A significant number of labour inspections were carried out following the introduction of the national minimum wage to ensure employers were aware of its existence and of the necessity for compliance. There has been less of an emphasis in this regard in recent times because people are aware of the provisions of that Act.
Difficulties were experienced in filling the 31 labour inspection posts. Two separate competitions had to be run because a sufficient number of people did not apply. The posts have been filled and training, which is important, is being undertaken.
All 31 posts were filled in mid-October or early-November and a further training element was to be completed after that date. I can revert to the Deputy with the detail, but the inspection programme is under way.
With regard to sectoral agreement, as with the minimum wage one of the requirements for the inspectorate is that the specific matter be brought to its attention. Equally important, direct evidence must be made available to it. One of the difficulties is that the evidence must stand up in court if prosecutions are initiated. In general, emphasis has been placed in the first instance on seeking redress for workers, sometimes very successfully.
Deputies should be aware that while the Gama investigation amounted to just one investigation, it took up a significant amount of labour inspectorate time. People may compare the number of inspections from year to year, but it is important to bear in mind the significant difference between the quality and amount of work required in the case of some inspections. I will revert to the Deputy with regard to the specific cases raised by him as I do not have the information with me.
Deputy Howlin asked about the impact of the minimum wage from the perspective of employees. I was quite surprised, having introduced the last round of the minimum wage, at the significant level of negative comment from certain groups. It was unwarranted and I was surprised at the extent of it. I assure the Deputy we intend to ensure that sectoral agreements and the minimum wage are in force, but this is dependent on getting evidence.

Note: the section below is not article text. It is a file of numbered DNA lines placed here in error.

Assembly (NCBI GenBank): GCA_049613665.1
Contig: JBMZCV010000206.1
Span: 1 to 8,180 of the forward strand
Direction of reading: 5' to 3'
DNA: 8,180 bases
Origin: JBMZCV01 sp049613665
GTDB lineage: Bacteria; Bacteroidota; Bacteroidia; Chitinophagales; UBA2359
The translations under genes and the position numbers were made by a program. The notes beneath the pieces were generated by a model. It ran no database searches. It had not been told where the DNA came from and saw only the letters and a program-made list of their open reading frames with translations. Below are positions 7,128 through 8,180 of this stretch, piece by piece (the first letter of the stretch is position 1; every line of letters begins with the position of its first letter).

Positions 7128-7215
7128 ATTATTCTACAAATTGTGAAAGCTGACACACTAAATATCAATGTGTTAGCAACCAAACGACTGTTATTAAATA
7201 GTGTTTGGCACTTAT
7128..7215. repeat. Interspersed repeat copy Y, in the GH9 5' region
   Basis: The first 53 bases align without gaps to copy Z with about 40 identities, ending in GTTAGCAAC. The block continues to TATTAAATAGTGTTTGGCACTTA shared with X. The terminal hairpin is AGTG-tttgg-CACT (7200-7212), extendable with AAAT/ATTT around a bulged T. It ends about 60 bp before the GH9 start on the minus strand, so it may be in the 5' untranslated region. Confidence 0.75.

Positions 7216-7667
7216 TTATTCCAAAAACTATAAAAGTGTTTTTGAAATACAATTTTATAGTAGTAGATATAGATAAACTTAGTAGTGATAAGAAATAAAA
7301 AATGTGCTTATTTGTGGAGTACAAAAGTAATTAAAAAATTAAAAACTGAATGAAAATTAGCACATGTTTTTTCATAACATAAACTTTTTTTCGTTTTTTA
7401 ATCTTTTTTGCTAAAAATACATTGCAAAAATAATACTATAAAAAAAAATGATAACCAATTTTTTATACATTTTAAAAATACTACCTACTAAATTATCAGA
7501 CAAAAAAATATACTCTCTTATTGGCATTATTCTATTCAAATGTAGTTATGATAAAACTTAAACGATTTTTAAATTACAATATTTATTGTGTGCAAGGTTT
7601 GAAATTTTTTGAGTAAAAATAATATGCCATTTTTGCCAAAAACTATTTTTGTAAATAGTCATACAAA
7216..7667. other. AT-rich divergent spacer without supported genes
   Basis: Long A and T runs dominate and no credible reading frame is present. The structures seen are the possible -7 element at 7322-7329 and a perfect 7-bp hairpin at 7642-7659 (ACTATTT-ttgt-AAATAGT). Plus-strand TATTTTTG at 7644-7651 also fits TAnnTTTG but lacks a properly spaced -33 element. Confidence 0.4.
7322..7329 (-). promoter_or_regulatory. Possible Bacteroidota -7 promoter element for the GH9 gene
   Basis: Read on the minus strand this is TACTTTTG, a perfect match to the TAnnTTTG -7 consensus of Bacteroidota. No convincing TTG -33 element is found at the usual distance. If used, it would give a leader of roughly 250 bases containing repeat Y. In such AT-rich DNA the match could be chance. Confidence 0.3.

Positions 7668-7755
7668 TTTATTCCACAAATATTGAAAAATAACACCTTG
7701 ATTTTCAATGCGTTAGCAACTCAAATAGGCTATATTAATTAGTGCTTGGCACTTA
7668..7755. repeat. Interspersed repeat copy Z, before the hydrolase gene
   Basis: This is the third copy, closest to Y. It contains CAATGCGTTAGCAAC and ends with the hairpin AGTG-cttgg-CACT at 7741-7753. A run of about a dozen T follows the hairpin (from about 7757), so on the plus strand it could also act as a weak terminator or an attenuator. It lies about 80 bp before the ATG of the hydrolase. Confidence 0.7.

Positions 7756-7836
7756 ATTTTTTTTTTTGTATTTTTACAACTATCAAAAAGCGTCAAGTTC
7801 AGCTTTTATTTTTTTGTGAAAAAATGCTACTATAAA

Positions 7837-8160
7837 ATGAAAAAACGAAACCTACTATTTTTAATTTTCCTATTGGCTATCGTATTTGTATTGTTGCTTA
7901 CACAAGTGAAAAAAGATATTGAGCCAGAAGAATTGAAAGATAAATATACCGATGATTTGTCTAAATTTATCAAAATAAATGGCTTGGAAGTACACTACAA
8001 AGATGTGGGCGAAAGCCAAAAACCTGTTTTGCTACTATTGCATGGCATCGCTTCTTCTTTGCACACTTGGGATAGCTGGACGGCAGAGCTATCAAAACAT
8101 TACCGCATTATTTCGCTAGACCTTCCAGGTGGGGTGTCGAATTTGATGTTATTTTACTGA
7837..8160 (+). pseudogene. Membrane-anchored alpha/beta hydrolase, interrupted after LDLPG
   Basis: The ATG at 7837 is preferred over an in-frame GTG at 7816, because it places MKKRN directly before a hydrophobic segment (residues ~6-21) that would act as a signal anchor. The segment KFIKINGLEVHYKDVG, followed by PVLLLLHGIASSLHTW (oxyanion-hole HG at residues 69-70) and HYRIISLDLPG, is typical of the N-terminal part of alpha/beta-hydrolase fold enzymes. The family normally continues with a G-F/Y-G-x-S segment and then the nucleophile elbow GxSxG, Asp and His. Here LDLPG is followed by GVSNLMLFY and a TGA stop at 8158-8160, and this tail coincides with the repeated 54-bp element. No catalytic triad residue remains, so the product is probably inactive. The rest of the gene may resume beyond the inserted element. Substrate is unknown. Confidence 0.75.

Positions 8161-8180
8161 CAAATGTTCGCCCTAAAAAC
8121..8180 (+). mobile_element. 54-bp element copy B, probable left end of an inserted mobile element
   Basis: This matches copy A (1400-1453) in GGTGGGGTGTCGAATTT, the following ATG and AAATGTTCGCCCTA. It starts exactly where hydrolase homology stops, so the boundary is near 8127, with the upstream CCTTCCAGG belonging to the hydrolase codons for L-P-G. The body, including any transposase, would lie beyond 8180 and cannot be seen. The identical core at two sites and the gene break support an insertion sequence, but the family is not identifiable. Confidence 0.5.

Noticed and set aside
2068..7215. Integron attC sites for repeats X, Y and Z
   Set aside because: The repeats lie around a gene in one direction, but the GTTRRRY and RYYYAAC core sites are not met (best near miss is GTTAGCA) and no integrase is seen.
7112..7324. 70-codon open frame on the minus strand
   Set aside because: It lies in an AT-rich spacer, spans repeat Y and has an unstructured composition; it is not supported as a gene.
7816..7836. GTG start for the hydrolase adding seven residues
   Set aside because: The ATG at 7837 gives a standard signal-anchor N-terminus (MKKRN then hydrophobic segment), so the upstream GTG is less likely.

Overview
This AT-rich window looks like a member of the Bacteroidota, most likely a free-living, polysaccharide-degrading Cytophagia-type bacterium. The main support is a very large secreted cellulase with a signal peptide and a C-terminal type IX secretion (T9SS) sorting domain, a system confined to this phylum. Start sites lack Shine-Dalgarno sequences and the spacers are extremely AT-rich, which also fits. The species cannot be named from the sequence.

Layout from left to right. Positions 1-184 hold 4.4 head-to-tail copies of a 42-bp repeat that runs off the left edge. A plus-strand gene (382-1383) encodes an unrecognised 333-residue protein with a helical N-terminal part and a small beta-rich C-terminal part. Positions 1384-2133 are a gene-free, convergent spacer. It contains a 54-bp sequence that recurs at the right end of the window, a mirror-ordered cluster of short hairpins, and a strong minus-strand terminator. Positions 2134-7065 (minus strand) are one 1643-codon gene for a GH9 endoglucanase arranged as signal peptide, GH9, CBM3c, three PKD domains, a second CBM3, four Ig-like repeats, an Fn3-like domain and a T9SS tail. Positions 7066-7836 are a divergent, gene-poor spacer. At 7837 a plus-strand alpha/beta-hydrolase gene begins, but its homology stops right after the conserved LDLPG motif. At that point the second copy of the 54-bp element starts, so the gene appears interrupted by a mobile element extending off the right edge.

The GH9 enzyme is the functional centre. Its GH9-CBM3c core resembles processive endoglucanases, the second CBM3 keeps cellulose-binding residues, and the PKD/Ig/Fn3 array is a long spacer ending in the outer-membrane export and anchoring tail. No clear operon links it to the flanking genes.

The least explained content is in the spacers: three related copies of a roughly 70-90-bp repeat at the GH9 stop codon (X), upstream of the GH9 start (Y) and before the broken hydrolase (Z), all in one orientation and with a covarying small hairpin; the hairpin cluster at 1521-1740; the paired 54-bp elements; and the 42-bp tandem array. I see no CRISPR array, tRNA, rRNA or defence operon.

With regard to legislation that might protect sectoral agreements, does the Minister of State accept there is a growing view that the minimum wage is an acceptable wage for certain classes of industry? Is this a concern where a higher wage has been negotiated and should be acceptable?
A group of workers from Comerama, County Kilkenny, are currently outside this House. Will the Minister meet that group of workers? Is he aware of the commitment given by the Tánaiste, the former Minister for Enterprise, Trade and Employment, to that group of workers with regard to their rights? Will that firm agreement be delivered or welshed on?
With regard to sectoral agreements, the Deputy and the House are aware that a review of the joint labour committee is under way. It is clear there is less need for some of the sectoral agreements than previously. There are some sectors in which I would like to see new JLCs introduced, specifically for domestic workers and workers in some areas of the health sector. This is under consideration but has not been completed. I do not accept that the national minimum wage is or could be perceived as an alternative to the JLC and sectoral rates. That would not be acceptable.
The Comerama issue has been raised on the Adjournment previously. The Leas-Cheann Comhairle, Deputies Hogan and McGuinness and others-——
People are well aware that the issue arises from the date on which the increase in redundancy payments came into effect. On all occasions they come into effect at a particular time. No matter the date, some sectors win and some lose out.